Stories Written in a Window – 3 stars

I wrote Still Alive and Climbing the Walls in iTunes. I tried to pick songs that reflected what I have on this computer (which carries only a bit of my poor, neglected-on-an-external-hard-drive music collection). I also tried to include a few songs by friends and friends of friends that I hope folks will go out and find and/or hear on DS106 Radio.

Most of what I listen to is pop of one kind or another, so I wrote a love story. Here it is:

"Still Alive and Climbing Up the Walls"

Replay Value – 3 stars

I call this one The Love Triangle. Though the assignment is worth 3 stars, I’ll only claim one here. I’m not entirely satisfied with the result, but something about it’s glaring artificiality defies any further editorial meddling from me.

"Love Triangle"

For this piece, I imagined Steve, Pip Boy, and Journey’s Protagonist meeting in a desert (alas, alack, and rue the day, I couldn’t find any cc-licensed pictures of Lucky Wander Boy).

On Flickr, I found cc-licensed pictures of each of these characters being cos-played. Here are Steve, Pip-Boy, and the

I used Acorn (my trial is almost up, so I am sad) to ditch the backgrounds by using the magic wand to outline and then cut the characters out of the pictures. I then saved just the characters as .pngs with transparent backgrounds.

Then I brought everybody into ComicLife against a desert-climate Minecraft screenshot I took from the DS106 server as viewed from my own computer. I used ComicLife to compose the piece because I wanted to add a witty caption or bit of dialogue. However, after seeing the look in Steve’s eyes, I decided to keep quiet.

Since Steve is armed, I put the characters into a triangle and imagined them embroiled in some kind of emotional struggle with one another – how does one adapt to finding other people where there should be none? What emotional habits kick in once we enter community?

Comic Book Effect – 1 star

I used Photo Booth to grab a silly picture of myself and then headed over to Acorn to throw a half-tone dot effect over it. Once I achieved half-tonality, I opened up ComicLife and set up a half-Dark-Knight-Returns, half-Scott-McCloud, half splash-page layout to show myself sitting the Marvel Way. I look just like my dad looks when he plays video games, but he sometimes sticks out his tongue. Like Jordan. My dad is the man.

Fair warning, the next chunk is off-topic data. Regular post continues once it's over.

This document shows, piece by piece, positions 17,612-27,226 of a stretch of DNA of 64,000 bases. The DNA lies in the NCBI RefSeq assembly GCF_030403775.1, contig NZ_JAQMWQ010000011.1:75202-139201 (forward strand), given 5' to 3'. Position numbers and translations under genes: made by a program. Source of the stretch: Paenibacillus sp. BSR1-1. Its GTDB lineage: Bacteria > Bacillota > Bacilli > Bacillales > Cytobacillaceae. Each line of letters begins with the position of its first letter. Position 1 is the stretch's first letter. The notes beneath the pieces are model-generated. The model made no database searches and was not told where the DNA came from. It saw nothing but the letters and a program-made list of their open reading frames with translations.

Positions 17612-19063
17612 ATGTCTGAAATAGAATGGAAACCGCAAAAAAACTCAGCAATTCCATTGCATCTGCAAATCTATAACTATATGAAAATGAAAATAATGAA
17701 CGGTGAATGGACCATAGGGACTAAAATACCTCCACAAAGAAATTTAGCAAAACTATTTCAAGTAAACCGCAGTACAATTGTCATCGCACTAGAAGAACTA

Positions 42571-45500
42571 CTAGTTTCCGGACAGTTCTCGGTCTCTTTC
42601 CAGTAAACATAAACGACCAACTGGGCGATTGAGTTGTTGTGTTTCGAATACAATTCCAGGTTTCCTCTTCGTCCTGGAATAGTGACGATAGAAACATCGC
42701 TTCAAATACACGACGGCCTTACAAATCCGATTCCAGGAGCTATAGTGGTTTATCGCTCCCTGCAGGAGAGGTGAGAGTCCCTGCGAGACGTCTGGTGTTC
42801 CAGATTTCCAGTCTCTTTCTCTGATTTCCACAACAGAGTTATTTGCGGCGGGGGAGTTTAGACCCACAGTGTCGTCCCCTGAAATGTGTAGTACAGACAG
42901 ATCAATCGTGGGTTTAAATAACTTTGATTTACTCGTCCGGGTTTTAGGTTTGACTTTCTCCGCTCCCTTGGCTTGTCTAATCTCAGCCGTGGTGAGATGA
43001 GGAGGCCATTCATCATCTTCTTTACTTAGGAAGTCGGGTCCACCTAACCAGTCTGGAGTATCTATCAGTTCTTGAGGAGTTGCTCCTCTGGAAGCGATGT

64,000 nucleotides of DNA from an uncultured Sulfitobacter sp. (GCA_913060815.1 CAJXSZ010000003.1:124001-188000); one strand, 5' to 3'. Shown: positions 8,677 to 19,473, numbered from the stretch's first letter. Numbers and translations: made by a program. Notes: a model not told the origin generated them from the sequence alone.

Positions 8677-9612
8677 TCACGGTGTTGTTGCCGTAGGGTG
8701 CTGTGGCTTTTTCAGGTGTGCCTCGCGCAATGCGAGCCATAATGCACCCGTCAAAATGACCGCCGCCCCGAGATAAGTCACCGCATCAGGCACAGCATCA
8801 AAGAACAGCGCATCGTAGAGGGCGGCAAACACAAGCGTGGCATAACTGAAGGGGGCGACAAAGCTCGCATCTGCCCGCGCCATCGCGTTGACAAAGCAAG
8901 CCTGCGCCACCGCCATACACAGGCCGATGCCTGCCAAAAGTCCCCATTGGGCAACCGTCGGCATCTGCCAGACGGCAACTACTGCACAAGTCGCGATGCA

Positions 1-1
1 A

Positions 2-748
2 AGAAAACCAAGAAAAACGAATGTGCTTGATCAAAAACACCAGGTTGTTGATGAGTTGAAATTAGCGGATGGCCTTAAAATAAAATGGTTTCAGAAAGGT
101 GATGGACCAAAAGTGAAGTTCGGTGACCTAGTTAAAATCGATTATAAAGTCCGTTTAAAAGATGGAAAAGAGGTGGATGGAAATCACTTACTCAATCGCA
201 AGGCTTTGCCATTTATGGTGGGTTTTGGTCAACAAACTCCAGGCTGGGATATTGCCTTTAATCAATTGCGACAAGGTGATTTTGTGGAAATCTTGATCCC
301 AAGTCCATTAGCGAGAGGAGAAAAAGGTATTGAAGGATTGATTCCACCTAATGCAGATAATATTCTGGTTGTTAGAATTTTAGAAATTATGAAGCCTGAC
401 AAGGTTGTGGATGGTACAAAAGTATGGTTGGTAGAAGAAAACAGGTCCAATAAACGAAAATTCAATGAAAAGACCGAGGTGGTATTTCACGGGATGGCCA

"Sitting Down the Marvel Way!*"

Draw it. – 2 stars

I remain drawn to the portrait I used for my Daily Create trace drawing. The amount of detail in the photograph captivates me – it speaks to the part of my brain that has been filling up bookscovers and meeting agendas with cartoon eyes, cross-hatching, flames, flowers, spirals, and stick-figure legs since 1990. I went back to the same portrait for this exercise and the next.

I wanted to find a combination of filters that made the portrait look like a pencil drawing while preserving the volume of the subject’s beard. I clicked through a number of combinations in Photoshop Elements 9, and eventually settled on the pencil cross-hatch effect combined with fully desaturated colors and dust and scratched noise to soften the cross hatching and add volume back to the beard.

"Beard with Volume"

Warhol Something – 3 stars

This was the first visual activity I tackled. I found myself using several different programs to get it done. Each program had bits that seemed intuitive to me, and each had bits that seemed obtuse, so I bounced back and forth between them at my whim.

I went back to my portrait and pasted it into SketchBook Pro. I added a layer and colored in different areas with colors that appealed to me in vaguely Warholian ways.

Then I went to Acorn and used the magic wand to prune a copy of the original image so that I would up with a layer of details I could paste over the colored image in SketchBook Pro in hope of creating a silk-screen effect.

I dig it.

"Beard with Warhol"

An Album Cover – 2 stars

My random Wikipedia search turned up Konrad I, Duke of Glogow. I rolled through his dad’s page and found the Piast Dynasty and its arms.

From there I did a cc-license search for Piast on Flickr and found a sculpture of the arms.

At that point I decided to try something inspired by the work of Rose Chase, a high school drama club pal, who designs for the Lower Dens, a Baltimore-based band.

I am no Rose Chase, but I went into Photoshop Elements 9 and equalized the images of the Piast arms. Next I put a blue photo filter on the image, blurred it five times, and desaturated the colors. To create the band of arms, I threw a 4-panel kaleidoscope effect on the arms, separated out the lower elements, and stitched them back on to the side of the upper elements. I drew, shadowed, and copied a few gold chevrons to represent one of the Piast colors and Konrad’s military victories. Finally, I dropped in the band and album names, adjusting the kerning on “Konrad1″ and the line spacing on “The Duke of Glogow.” I picked Trebuchet MS – a favorite sans-serif font of mine – and pink so that the lettering would conserve some interior weight and pop a bit.